The diagram below shows a single-, or potentially double-, occupancy room with an en suite bath and large storage closet. The unit features a polished concrete radiant slab floor to promote thermal comfort and energy savings while reducing the overall building volume to save materials.
The envelope is built to Passive House standards, providing optimal indoor air quality, acoustics, and thermal comfort, while substantially reducing campus energy consumption.
All furniture and furnishings are compliant with ergonomics, transparency labels, and off-gassing requirements within WELL—a byproduct of a campus-wide environmentally preferred purchasing (EPP) policy (discussed in the next section).
Each suite features a double bed with storage beneath, a round table for eating, and a large built-in desk looking outward through a large tilt-turn operable window. The view out this window is ideally onto nature, enhanced by an external planter that doubles as a shading device.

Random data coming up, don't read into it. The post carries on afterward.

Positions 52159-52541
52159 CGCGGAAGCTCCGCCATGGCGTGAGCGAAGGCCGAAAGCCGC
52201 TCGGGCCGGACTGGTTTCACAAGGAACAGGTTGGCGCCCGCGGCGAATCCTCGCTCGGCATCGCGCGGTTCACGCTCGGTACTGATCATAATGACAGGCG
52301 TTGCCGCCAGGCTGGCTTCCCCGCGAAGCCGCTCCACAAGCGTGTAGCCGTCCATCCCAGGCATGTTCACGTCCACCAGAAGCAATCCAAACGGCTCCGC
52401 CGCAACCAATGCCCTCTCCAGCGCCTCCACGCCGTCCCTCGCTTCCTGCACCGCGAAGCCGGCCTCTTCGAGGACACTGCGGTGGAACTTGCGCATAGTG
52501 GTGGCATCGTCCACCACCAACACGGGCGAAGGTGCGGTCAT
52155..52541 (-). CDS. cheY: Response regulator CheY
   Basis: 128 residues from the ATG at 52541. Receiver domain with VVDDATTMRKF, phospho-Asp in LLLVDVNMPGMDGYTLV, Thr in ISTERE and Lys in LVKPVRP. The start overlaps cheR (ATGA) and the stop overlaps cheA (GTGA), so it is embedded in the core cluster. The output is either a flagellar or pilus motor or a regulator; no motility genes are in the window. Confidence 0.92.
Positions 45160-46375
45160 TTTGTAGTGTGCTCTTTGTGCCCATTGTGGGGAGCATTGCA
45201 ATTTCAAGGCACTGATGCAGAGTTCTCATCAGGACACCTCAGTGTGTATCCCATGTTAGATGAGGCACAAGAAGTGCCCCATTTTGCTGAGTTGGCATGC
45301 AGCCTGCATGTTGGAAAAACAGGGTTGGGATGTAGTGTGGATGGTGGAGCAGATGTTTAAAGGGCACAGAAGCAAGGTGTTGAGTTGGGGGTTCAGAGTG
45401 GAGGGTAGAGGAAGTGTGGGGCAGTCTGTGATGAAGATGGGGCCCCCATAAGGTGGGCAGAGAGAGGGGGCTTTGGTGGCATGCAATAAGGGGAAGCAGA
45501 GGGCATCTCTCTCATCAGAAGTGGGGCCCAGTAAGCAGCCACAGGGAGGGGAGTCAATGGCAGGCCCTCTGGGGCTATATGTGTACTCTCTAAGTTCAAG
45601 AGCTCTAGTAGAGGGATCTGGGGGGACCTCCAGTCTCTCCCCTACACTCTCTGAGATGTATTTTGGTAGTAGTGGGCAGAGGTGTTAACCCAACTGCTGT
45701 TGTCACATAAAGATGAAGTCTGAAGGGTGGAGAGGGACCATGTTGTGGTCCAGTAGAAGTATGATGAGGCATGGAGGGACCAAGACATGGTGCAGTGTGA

Occupant health is not realized when the building is completed; rather, it is an ongoing engagement between the commissioner, owner, and tenants—equally important as the design and construction strategies employed.
Residence halls offer a major opportunity for campuses to promote health and wellness, teach sustainable and healthy lifestyles, and “walk the talk” of greenhouse gas emissions reductions.
For example, a campus should maintain a high quality of air and potable water delivered to the spaces through ongoing, quarterly filtration maintenance and monitoring. While tedious, monitoring, coupled with seasonal post-occupancy evaluations, becomes a learning opportunity that keeps the students and staff accountable and engaged around health, both quantitatively and qualitatively.
Tracking this data can be made fun through incentives that encourage competition between floors or other halls, like providing healthy food and vending discounts for participation. If tied to campus-subsidized personal monitoring devices or mobile apps, students can continually monitor everything from their sleep and steps to their caloric intake.